At the conference, I was relieved to meet a couple of doctors in Ireland who knew about it and had been treating Pandas patients for some years. It finally felt like we were making progress and we were able to get appointments for our son. I brought my daughter along to one of the appointments and described her symptoms. The neurologist didn’t think hers was a case of Pandas but noted that she looked sick and immediately referred her to a paediatrician, which would eventually bring us to our second rare diagnosis.
Our daughter’s birth was a little more memorable than her brother’s, for all the wrong reasons. During labour Autumn’s heart rate dropped and suddenly there was concern for her wellbeing. The room quickly filled with medics scurrying about and ensuring her swift delivery. To us she looked perfect and my husband went to call the grandparents with the happy news. While he was gone I was asked whether I taken drugs or drank alcohol while pregnant, which I had not, and strangely enough whether I recognised my daughter. Shortly after birth she was taken and spent her first days in an intensive care unit, where at one point she stopped breathing. After three days, she was given the all clear and sent home with us, much to our relief. She was very tiny and spent the next two years under the care of Temple Street Children’s University Hospital having numerous and varied genetic tests and appointments before being discharged. She had many chest infections as a child, slight asthma and had problem with constipation, pains in her tummy and generally looked unwell, but overall she was a little trooper who just got on with things.
During 2015, the paediatrician to whom she was referred arranged a schedule of tests for Autumn including cystic fibrosis, growth hormone and further genetic testing. Life was very busy for us going from appointment to appointment with both children. Sometimes appointments clashed and my husband would have to take one child and I would take the other. All this time we were dealing with Ethan’s symptoms that we had not yet got under control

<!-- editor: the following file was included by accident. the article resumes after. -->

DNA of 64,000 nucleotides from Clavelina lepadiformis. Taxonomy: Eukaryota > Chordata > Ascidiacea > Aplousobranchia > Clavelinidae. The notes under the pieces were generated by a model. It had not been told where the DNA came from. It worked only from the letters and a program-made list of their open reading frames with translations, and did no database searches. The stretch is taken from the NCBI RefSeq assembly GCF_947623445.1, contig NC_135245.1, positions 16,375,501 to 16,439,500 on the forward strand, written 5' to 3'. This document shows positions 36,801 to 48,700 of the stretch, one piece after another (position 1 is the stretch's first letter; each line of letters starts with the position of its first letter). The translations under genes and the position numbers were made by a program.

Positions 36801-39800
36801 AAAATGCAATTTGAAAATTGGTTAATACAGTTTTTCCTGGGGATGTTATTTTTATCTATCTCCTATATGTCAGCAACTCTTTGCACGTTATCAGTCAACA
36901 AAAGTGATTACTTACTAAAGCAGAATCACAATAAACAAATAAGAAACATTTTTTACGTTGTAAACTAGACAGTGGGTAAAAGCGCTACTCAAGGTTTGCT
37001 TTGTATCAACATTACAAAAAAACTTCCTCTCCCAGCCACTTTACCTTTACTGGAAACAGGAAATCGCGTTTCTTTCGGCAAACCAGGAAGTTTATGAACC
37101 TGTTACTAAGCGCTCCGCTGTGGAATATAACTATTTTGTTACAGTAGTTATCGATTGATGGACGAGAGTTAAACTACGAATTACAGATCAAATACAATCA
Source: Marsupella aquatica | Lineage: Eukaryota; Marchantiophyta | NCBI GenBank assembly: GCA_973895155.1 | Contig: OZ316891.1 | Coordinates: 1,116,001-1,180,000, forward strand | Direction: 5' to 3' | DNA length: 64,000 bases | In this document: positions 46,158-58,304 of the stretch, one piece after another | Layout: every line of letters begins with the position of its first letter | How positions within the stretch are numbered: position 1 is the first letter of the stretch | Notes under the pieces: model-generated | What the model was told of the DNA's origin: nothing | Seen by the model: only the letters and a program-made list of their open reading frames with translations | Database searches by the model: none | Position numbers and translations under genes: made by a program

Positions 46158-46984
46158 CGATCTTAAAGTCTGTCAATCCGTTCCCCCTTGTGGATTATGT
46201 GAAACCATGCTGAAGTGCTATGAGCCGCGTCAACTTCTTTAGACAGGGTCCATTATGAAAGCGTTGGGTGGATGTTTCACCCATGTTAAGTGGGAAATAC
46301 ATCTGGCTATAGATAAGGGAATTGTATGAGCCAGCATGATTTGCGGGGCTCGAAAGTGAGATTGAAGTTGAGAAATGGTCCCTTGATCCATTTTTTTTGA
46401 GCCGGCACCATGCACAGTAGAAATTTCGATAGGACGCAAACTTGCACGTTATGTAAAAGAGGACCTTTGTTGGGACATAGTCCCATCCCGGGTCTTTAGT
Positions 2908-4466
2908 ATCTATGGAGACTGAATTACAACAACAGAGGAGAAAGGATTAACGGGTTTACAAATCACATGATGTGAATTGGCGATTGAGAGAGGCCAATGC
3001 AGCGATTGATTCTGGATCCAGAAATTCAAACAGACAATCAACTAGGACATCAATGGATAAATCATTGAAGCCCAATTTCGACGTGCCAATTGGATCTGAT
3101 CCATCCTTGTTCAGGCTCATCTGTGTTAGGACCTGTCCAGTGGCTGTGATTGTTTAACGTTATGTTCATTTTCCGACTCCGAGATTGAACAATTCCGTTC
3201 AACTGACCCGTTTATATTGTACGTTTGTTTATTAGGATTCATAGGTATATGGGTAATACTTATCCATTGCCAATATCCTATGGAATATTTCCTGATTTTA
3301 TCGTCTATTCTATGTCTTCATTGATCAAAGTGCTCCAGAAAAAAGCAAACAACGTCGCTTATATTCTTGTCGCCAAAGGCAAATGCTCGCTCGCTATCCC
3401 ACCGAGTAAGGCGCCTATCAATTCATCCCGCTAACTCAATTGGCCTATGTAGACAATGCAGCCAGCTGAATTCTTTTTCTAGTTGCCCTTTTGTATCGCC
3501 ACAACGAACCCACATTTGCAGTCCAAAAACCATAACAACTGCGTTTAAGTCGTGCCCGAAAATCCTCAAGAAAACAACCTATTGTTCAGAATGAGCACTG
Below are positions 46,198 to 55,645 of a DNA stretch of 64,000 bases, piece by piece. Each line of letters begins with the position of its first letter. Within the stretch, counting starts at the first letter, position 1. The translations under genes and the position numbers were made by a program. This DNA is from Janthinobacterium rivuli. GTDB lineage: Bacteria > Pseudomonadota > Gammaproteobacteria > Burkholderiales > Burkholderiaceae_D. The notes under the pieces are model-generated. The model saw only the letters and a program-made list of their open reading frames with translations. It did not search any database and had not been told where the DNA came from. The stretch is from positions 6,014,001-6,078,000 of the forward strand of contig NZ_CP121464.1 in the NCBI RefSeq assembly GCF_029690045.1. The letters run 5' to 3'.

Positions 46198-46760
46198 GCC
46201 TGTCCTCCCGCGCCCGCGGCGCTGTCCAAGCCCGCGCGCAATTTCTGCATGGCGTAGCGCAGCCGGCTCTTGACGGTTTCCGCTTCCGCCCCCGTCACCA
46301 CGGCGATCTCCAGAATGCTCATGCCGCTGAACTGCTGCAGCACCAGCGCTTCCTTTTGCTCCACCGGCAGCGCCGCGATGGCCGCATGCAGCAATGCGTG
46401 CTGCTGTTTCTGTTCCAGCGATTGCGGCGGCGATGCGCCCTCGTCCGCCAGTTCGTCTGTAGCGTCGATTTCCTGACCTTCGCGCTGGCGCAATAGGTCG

Awareness is vital to making their lives a little easier; better understanding of these conditions will lead to improved medical support, psychiatric support and support in school to enable our children and children like them to strive
and we were still fighting hard to get the correct treatment for him.
In November 2015, we eventually got a high-dose antibiotic for our son that was to be key in bringing his symptoms under control. The same month, we got a call to say our daughter had a genetic microdeletion called 22q11.2 DS, a condition she was born with – she was now eight years old. Our world was sent into disarray yet again with a new condition we had never heard of, with one small consolation being that doctors could not deny its existence. 22q11.2 DS is a missing piece on the 22nd chromosome and brings with it 180 different symptoms affecting almost every system in the body: heart, palate, kidneys, immune system, brain. It is the most common syndrome after Down syndrome. No two people living with the syndrome will have exactly the same symptoms.